After examining the warrant affidavit, the Court determines that ample evidence supports the probability that Housholder possessed evidence of drug offenses in his home. Both Druda and Fox, two identified sources, independently reported using methamphetamine with Housholder at his home only hours prior to the interview. Druda specifically stated that Housholder provided both the methamphetamine, from a small baggie, and the pipe—that Fox identified as being passed around. Urinalysis confirmed Druda’s recent ingestion of methamphetamine. But, after searching Druda, her belongings, Fox, and his vehicle, officers discovered no evidence of any drugs or drug paraphernalia. A man of reasonable caution considering these facts would accept the probability that evidence of a drug offense would be found at Housholder’s home. As such, a substantial basis supports the state court’s decision that probable cause existed to authorize a warrant to search Housholder’s home for evidence of drug offenses.

Housholder, however, disputes the state court’s probable cause finding for two reasons. First, Housholder contends that the warrant affidavit omits certain facts. Housholder criticizes the warrant affidavit as providing inadequate details about Druda and Fox’s relationship to him. Also, Housholder argues that the warrant affidavit contains no allegation that Druda or Fox knew where he lived, that he continued to possess methamphetamine, that officers would find methamphetamine at his home, or that the methamphetamine Druda and Fox reported consuming at his home belonged to him. Housholder provides no explanation or authority demonstrating why the omissions he identified undermine the state court’s probable cause determination.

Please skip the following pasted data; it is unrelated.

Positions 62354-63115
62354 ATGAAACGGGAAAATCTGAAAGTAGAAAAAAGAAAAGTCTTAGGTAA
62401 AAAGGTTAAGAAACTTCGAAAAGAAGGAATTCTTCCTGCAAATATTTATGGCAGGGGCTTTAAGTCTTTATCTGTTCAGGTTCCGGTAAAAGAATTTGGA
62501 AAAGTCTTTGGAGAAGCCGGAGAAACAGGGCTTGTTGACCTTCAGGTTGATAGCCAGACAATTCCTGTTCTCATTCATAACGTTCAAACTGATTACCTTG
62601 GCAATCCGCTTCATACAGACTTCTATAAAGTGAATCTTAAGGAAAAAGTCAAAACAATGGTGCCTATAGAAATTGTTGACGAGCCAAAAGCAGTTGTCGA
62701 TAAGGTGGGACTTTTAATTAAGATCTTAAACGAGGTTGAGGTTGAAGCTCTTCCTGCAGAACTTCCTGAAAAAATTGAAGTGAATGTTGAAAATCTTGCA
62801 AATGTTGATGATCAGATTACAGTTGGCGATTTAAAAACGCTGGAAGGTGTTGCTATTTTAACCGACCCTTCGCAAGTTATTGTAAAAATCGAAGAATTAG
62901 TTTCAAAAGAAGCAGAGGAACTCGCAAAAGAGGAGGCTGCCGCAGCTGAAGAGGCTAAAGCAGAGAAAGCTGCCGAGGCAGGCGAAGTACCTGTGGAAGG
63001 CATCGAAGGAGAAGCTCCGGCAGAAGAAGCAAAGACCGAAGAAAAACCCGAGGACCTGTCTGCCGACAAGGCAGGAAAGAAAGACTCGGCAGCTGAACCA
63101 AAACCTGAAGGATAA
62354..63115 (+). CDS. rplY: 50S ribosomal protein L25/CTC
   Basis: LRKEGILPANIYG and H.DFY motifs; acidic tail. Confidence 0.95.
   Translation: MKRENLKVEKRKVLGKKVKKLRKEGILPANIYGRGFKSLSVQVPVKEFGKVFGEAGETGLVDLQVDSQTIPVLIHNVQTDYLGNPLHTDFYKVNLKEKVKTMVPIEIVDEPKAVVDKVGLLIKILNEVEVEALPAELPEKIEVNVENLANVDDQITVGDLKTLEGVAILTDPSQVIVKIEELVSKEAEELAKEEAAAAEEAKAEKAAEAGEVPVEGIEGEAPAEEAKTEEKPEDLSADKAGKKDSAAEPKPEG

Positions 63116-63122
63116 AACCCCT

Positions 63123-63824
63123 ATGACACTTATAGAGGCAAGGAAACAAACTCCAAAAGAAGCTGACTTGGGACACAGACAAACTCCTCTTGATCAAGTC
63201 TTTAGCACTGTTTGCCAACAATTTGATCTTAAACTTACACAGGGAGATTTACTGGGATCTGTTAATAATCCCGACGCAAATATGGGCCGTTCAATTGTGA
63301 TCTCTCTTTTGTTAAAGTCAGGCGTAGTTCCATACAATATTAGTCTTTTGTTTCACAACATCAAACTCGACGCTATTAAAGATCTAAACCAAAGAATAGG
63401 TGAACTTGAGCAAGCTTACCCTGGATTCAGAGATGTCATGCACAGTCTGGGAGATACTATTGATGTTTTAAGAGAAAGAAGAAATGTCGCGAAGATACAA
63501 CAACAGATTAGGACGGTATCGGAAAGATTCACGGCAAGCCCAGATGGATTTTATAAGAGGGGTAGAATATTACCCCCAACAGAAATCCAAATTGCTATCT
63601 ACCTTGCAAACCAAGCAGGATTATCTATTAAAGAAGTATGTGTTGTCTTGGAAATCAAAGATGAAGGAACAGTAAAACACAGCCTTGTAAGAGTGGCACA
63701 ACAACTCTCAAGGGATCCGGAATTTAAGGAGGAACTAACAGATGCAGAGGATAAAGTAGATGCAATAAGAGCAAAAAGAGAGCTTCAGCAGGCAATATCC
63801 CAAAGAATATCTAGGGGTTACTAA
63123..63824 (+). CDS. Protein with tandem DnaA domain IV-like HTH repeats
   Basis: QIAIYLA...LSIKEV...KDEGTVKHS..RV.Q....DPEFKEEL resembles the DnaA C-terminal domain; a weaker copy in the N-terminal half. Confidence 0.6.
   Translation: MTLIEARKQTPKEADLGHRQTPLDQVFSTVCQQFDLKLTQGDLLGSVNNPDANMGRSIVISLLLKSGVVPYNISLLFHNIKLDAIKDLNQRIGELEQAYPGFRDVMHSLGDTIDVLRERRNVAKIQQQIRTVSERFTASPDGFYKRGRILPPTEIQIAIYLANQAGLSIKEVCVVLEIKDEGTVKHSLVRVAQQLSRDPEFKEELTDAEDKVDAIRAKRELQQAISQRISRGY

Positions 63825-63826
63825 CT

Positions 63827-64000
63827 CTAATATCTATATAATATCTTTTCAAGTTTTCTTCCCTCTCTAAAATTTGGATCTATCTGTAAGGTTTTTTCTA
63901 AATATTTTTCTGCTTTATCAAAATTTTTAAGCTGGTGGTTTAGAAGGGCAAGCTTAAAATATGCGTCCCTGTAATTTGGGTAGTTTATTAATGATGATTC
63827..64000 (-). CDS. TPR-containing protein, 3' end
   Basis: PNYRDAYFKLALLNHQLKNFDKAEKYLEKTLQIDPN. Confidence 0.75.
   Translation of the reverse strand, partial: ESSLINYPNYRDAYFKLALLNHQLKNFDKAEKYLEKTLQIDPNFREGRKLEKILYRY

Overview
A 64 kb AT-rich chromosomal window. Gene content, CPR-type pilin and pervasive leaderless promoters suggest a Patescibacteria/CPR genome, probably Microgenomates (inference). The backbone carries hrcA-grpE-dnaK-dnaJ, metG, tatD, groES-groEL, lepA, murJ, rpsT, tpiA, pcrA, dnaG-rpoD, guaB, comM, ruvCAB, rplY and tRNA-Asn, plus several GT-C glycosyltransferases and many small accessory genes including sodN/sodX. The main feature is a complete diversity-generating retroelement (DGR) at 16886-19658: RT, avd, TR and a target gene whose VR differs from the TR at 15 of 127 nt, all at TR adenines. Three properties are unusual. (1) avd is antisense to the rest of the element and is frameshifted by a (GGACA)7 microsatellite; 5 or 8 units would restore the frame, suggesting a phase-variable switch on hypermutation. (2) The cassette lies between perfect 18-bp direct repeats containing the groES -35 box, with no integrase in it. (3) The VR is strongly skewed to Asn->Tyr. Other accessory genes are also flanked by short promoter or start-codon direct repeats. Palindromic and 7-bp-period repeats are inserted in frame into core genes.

The Court considers these omissions immaterial under the totality of the circumstances. The Court reiterates that probable cause exists where the totality of the circumstances demonstrate to a reasonable mind the probability of criminal activity.[13] Where, as here, the sources are known and independently offer corroborating personal observations of their experience with defendant, it is not necessary that the court exactly categorize the informant’s relationship to the defendant in order to conclude that a relationship providing the basis for the informant’s information exists.[14] Even so, the warrant affidavit provides adequate information to deduce the facts omitted. The warrant affidavit states that Fox and Druda stopped at Housholder’s home while traveling together to Oklahoma. When Housholder arrived, they all entered his home and smoked methamphetamine that neither Druda nor Fox provided. Hours later, officers interviewed Fox and Druda. Officers discovered no evidence of contraband with them. These facts permit reasonable inferences that Fox and Druda knew where Housholder lived, that Fox and Druda had a preexisting relationship with Housholder, and that Housholder’s home would contain evidence of the unlawful activity performed there earlier that day. Accordingly, Housholder identifies no omissions from the warrant affidavit that weaken the substantial basis for the state court’s probable cause determination.